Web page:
Alone in a Dream

Many times over the years, I have noticed that certain moments, even as they unfold, etch themselves upon the mind and enter immediately into the realm of memory:

Late one night in October 1982, when my brother and I were waiting at a cab station for a taxi to take us from Yerevan to Echmiadzin, the stars were so bright and the empty streets so sad, I felt I was part of an ancient dream. The 3,000-year-old Armenian city was home to more than a million people, but I felt more alone than I had ever been. As the moment washed over me, the loneliness was painful, but it also seemed eternal, sweet, and full of promise.

The taxi arrived. We sped off through the night � past the ruined cathedral of Zvartnots, past the massive fortress dome of St. Hrispime in the town of Echmiadzin and the crowded cemetery beyond, through scented poplar shadows to the iron gate of the monastery of Echmiadzin itself, where we were greeted by the white-haired, stubble-faced keeper, proudly waiting in his little stone room.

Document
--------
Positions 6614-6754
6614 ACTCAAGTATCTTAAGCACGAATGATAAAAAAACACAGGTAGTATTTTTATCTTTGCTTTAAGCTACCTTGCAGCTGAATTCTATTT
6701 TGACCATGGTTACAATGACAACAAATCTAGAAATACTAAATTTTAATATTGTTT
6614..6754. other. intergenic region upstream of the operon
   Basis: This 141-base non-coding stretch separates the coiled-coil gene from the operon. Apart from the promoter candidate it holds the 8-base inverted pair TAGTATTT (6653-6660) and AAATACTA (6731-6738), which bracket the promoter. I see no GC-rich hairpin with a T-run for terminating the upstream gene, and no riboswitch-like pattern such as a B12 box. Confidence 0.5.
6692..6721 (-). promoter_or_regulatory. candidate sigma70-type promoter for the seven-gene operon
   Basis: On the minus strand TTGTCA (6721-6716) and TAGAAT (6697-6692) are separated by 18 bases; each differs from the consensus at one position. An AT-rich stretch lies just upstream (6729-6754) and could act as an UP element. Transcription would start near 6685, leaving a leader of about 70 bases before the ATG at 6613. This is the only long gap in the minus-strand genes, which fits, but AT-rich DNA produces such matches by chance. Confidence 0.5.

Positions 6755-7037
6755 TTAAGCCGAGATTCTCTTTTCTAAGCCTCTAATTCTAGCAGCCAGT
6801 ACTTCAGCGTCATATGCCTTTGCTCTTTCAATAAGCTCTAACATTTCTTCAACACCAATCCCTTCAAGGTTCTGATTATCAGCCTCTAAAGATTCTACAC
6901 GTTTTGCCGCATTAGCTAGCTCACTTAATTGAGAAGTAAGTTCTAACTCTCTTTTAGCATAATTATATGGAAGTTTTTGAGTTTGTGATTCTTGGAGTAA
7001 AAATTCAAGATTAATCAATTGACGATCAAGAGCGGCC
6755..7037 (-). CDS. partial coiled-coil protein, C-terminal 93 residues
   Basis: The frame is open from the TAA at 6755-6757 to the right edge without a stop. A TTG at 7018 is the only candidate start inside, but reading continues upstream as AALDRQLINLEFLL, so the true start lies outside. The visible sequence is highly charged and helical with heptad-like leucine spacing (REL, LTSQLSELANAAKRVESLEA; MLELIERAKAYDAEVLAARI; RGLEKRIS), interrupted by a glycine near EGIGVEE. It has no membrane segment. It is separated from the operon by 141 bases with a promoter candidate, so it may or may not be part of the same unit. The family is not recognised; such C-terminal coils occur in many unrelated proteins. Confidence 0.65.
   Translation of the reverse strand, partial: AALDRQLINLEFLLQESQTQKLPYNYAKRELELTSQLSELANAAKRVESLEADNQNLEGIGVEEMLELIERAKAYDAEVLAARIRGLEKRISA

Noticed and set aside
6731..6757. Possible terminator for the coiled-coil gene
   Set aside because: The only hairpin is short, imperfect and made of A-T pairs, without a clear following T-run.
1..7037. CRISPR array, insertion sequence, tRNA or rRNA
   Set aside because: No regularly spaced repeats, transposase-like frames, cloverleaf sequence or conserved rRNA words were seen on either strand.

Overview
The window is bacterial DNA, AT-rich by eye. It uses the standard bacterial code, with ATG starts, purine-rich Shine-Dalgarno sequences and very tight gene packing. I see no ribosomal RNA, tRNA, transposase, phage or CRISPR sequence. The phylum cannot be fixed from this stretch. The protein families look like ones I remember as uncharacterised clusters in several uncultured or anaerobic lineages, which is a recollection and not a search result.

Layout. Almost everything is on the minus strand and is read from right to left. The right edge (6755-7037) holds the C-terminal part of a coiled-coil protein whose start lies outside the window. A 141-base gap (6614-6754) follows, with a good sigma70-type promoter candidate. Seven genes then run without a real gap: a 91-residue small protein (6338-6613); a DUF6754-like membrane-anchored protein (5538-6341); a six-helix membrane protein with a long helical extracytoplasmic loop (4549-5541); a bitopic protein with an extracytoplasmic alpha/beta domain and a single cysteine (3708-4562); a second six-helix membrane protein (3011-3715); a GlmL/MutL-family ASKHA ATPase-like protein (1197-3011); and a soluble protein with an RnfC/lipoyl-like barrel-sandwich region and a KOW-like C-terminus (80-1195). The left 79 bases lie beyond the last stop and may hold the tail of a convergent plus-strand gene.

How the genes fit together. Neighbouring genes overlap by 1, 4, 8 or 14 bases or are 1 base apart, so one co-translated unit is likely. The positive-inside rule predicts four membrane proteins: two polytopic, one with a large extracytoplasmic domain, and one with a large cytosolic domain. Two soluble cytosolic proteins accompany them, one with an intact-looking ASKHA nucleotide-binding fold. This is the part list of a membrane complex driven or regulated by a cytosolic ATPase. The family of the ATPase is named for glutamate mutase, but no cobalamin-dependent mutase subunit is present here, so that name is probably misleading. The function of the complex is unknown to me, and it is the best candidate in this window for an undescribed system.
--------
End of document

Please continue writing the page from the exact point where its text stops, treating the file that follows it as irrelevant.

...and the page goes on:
All the while, Mother Earth drifted silently among the stars � one side of her in shadow and the other facing the sun, the light of which streamed down far away upon the little house in the vineyard where my wife waited and our children played.

I went into my room with its old-fashioned wallpaper and its narrow bed neatly made, and was delighted once again to find the still-life arrangement of water pitcher and golden pears beckoning atop the little table near the window.

I closed the door and took off my shoes, then sat down to make some notes. Later, when I fell asleep, I wandered off into an even larger dream.

May 11, 2006

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